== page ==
In the United States, obesity is a serious issue amongst children and adolescents, but it is possible to keep children active and healthy without shaming them. According to the CDC, obesity affects 13.7 million children and adolescents.
Health risks of obesity in children include high blood pressure, asthma, sleep apnea, increased risk of type 2 diabetes, and psychological issues such as low self- esteem, anxiety or depression.
Furthermore, ADHD, social limitations and an increased risk of cancer can also be effects of childhood obesity, according to Rebecca Liebes, PhD, RDN and Vice President of the Nutrition, Health and Wellness Division at the Area Office on Aging of Northwestern Ohio, Inc..
How can parents encourage children to eat healthier and exercise without shaming them or without focusing on their weight?
“Focus on the positive: offer fun activities such as jumping, running, climbing, hiding and seeking, and more,” Liebes advises. “Never weigh your child — that can be done at the pediatrician’s office and they can address it.”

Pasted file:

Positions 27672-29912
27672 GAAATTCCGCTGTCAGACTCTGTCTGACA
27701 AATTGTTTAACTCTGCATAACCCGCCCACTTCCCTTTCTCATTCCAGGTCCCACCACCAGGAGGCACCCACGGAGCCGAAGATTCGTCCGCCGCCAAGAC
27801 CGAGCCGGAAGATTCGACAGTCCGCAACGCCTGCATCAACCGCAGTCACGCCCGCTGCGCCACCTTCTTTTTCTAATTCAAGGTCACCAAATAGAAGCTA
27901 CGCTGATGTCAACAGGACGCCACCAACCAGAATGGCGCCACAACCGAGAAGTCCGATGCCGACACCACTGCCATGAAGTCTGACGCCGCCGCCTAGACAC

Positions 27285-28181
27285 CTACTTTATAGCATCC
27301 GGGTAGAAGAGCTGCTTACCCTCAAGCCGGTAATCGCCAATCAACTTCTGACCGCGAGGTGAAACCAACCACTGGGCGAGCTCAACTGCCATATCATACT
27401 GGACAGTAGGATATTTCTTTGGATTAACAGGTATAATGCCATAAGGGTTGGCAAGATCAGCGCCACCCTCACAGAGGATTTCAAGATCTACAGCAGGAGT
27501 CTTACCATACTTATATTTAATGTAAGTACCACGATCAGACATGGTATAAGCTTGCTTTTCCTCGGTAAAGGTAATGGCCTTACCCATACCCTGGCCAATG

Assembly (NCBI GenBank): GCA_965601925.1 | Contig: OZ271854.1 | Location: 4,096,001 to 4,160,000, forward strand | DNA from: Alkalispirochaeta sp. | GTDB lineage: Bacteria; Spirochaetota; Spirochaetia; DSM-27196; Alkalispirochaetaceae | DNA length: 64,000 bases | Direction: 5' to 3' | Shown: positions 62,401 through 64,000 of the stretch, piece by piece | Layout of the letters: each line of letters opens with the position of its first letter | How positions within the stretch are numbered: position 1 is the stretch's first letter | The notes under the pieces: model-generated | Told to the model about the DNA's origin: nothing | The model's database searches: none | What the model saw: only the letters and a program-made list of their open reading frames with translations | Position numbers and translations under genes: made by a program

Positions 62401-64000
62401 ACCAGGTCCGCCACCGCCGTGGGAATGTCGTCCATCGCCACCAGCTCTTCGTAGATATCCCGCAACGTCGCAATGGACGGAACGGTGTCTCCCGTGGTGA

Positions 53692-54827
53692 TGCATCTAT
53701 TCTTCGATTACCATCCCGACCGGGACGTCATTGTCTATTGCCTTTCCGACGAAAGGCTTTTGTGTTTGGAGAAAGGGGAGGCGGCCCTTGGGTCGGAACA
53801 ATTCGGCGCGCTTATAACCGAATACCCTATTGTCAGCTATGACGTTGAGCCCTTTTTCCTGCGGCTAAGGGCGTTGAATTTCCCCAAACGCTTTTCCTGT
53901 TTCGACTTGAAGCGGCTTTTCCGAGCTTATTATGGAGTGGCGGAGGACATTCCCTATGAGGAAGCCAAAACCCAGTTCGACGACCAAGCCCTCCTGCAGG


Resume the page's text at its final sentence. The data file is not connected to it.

Liebes recommends water as the choice of beverage and for parents to offer fruits and vegetables at every meal.
“[They do] not need to be fresh…they could be frozen or canned. All vegetables are good, including corn and potatoes, which sometimes get a bad reputation,” she explains.
Liebes also suggests that parents avoid commenting on children’s appearances, whether good or bad. It’s a parent’s job to select healthy food for children and the children’s job to decide how much they want to eat, she clarifies.
“Focus on offering healthy foods only, which are fruits, vegetables, beans, grains and limited nuts. Remember that no healthy child will starve because they don’t like the food they are offered,” she said.
The Area Office on Aging of Northwestern Ohio offers a Kinship Navigator Program that supports relatives and grandparents raising children. Free nutrition counseling is offered for those 60 years and over or for anyone participating in the Kinship Navigator Program. Call 419-382-0624 for more information.